Jorge Valencia

Capitol Reporter

Jorge Valencia has been with North Carolina Public Radio since 2012. A native of Bogotá, Colombia, Jorge studied journalism at the University of Maryland and reported for four years for the Roanoke Times in Virginia before joining the station. His reporting has also been published in the Wall Street Journal, the Miami Herald, and the Baltimore Sun.

Ways to Connect

Photo: Gov. Pat McCrory
Jorge Valencia

Voters in North Carolina’s primary election this month will decide on a state plan to borrow $2 billion in bonds for investment in building and renovation projects. Gov. Pat McCrory in early 2015 asked legislators to put the plan on the ballot. The General Assembly approved a version of his proposal later in the year.

Bill Clinton
Jorge Valencia

Former President Bill Clinton gave speeches in Raleigh, Greensboro and Charlotte on Monday, urging voters to support his wife Hillary and opening a week of heavy presidential campaigning in North Carolina.

Photo: Memorial for Akiel Denkins
Jorge Valencia/WUNC

A preliminary police report says a white Raleigh police officer fatally shot a black man during a struggle on Monday after the man pulled a gun from his waistband and reached toward the officer’s weapon. 

Senior officer D.C. Twiddy, a seven-year veteran of the force, was chasing 24-year-old Akiel Denkins when the two struggled behind a house in Southeast Raleigh, according to a preliminary report by Raleigh Police Chief Cassandra Deck-Brown. She sent the report to the city manager on Thursday.

Photo: Memorial for Akiel Denkins
Jorge Valencia

Hundreds of people attended a vigil Monday night for a man who was shot and killed by a police officer in Southeast Raleigh.

Photo: The Four NC Democrats Running For US Senate
WRAL-TV

The four Democrats seeking to Represent North Carolina in the U.S. Senate differed on immigration policy, agreed on most other issues and generally avoided criticizing each other in a televised debate on Thursday night.

North Carolina General Assembly

North Carolina lawmakers met a Friday deadline to complete a court-ordered rewrite of the state's congressional voting maps. They also postponed the congressional primary until June 7. 

The new plans will move forward after the U.S. Supreme Court late Friday declined Republican lawmakers' request to stay the lower court order. Here are some of the key takeaways from the redesign:

Why did the General Assembly re-draw the maps?

Photo: Proposed legislative maps of 2016
North Carolina General Assembly

February 19 update:  Lawmakers gave final approval to the new maps on Friday.

North Carolina lawmakers are just steps away from rearranging the state’s congressional districts and eliminating runoff elections. The actions are at the behest of a federal court’s finding of unconstitutional racial gerrymandering in two of the state's congressional districts.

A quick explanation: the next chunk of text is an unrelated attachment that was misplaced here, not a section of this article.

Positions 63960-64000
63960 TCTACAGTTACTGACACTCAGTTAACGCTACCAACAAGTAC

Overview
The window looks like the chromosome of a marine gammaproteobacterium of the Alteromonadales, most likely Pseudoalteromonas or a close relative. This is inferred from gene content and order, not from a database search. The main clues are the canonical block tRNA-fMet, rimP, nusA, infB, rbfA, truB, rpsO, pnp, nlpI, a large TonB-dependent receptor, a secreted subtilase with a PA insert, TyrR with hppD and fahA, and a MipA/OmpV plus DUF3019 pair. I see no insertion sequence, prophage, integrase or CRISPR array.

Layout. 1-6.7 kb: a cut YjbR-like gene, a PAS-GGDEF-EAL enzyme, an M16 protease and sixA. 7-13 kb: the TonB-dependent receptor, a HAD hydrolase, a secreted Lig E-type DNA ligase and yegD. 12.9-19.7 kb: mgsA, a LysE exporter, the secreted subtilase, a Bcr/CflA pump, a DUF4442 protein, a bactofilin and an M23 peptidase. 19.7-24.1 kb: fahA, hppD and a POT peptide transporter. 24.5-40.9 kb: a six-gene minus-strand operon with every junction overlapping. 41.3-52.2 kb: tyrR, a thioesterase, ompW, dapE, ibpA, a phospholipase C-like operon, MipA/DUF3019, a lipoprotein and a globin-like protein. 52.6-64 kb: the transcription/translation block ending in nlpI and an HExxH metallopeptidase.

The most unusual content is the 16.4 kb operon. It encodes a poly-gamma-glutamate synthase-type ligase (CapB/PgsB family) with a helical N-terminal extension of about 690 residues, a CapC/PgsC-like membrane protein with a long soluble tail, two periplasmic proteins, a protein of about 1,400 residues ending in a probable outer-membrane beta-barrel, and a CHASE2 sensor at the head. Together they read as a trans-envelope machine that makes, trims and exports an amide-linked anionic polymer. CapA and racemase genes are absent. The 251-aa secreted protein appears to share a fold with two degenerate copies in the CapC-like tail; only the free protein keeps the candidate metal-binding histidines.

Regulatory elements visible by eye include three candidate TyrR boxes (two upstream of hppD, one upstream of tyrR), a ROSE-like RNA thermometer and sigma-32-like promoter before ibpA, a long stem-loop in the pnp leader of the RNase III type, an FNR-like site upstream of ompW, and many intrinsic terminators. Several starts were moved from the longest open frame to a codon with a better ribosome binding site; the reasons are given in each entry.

Photo: Sen. Bob Rucho, a Republican from Mecklenburg County
Jorge Valencia

Republican legislative leaders proposed a new outline for North Carolina’s 13 congressional districts on Wednesday, moving two incumbents out of districts they represent and likely pushing the primary elections for congress past the scheduled March 15 date.

Lawmakers, responding to a federal court ruling that said they had racially gerrymandered some congressional districts in 2011 and ordering them to draw new ones, presented maps that would rearrange almost all of the state’s voting lines. The proposal would keep the delegation’s 10-3 Republican majority.

An image of the 1st congressional district in NC
Wikipedia / Public Domain

North Carolina Republican legislators said on Tuesday that they want to keep racial considerations out of consideration when drawing new congressional district lines for the state, even as they hope the U.S. Supreme Court will issue an order telling them they can continue using current voting maps.

A Republican-led special redistricting committee voted to draw maps using political party information from elections since 2008 -- but not voters’ race. They will use the criteria to ensure Republicans keep their 10 to 3 majority in the state’s congressional delegation.

Photo: Federal judges have struck down North Carolina's 1st and 12th Congressional districts.
Wikipedia

North Carolina lawmakers heard from dozens of citizens on Monday, as they await a decision from the U.S. Supreme Court on whether they will be required to immediately re-draw some of the state’s congressional district lines.

About 80 people signed up to speak to lawmakers during a five-hour meeting heard at the General Assembly building and five satellite locations from the mountains to the coast. Some did not answer when their names were called and inclement weather forced the cancelation of a site in Guilford County.

Craig Stephen Hicks at an April 6th court hearing.
Reema Khrais

The murder of three Muslim American students in Chapel Hill in February 2015 became world news as the victims’ families and many onlookers identified the shootings as an act of hatred against their religion.

Photo: Yusor, left, and Razan Abu-Salha at the beach
Razan Abu-Salha/ Instagram

Yusor and Razan Abu-Salha were like many young sisters. Yusor, 21, liked going to the beach. Razan, 19, liked recording five-second videos of her and friends and posting them on the Internet. And they were so close that in the first month after Yusor got married and moved from their family home, Razan drove 50 miles at least a half dozen times to visit.

Photo: Farris Barakat
Reema Khrais

When Deah Barakat was an undergraduate at NC State University, his father bought him a white house about five miles from campus. But Deah, who lived with his parents, didn’t move in: He rented out the house and collected rent.

Photo: Rosanell Eaton and Mary E. Perry
Jorge Valencia

Elderly minority people who are unfamiliar with North Carolina’s new photo identification requirement for voting are likely to not participate in national or local elections because they may find it difficult to obtain proper documentation to show at the ballot, according to testimony in federal court on Monday.

A picture of a voting sign.
Tom Arthur / Wikipedia

A federal judge in Winston-Salem began hearing arguments Monday in a case challenging North Carolina’s new voting law. It is the second time U.S. District Judge Thomas Schroeder has presided over a trial involving the controversial legislation. This week’s arguments deal with whether it is constitutional to ask people to show photo identification in order to vote, along with how state officials are educating voters about the new law.

Operation Desert Shield Saudi Arabia, Aug. 9, 1990
U.S. Army